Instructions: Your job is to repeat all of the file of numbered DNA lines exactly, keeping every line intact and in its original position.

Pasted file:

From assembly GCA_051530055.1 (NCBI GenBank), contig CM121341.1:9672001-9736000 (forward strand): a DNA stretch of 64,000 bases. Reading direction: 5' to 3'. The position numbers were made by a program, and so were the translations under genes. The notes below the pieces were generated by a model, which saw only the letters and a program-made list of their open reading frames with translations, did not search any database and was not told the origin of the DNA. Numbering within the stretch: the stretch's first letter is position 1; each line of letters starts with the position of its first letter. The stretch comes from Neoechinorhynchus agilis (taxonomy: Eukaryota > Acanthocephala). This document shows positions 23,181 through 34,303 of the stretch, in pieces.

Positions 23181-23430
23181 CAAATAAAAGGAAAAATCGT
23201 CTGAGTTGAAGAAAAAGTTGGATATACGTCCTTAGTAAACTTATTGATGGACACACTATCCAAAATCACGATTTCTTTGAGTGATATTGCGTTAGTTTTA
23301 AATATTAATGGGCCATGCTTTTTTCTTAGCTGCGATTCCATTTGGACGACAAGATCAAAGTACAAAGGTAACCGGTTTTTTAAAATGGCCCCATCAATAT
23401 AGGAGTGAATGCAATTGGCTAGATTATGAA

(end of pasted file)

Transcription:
From assembly GCA_051530055.1 (NCBI GenBank), contig CM121341.1:9672001-9736000 (forward strand): a DNA stretch of 64,000 bases. Reading direction: 5' to 3'. The position numbers were made by a program, and so were the translations under genes. The notes below the pieces were generated by a model, which saw only the letters and a program-made list of their open reading frames with translations, did not search any database and was not told the origin of the DNA. Numbering within the stretch: the stretch's first letter is position 1; each line of letters starts with the position of its first letter. The stretch comes from Neoechinorhynchus agilis (taxonomy: Eukaryota > Acanthocephala). This document shows positions 23,181 through 34,303 of the stretch, in pieces.

Positions 23181-23430
23181 CAAATAAAAGGAAAAATCGT
23201 CTGAGTTGAAGAAAAAGTTGGATATACGTCCTTAGTAAACTTATTGATGGACACACTATCCAAAATCACGATTTCTTTGAGTGATATTGCGTTAGTTTTA
23301 AATATTAATGGGCCATGCTTTTTTCTTAGCTGCGATTCCATTTGGACGACAAGATCAAAGTACAAAGGTAACCGGTTTTTTAAAATGGCCCCATCAATAT
23401 AGGAGTGAATGCAATTGGCTAGATTATGAA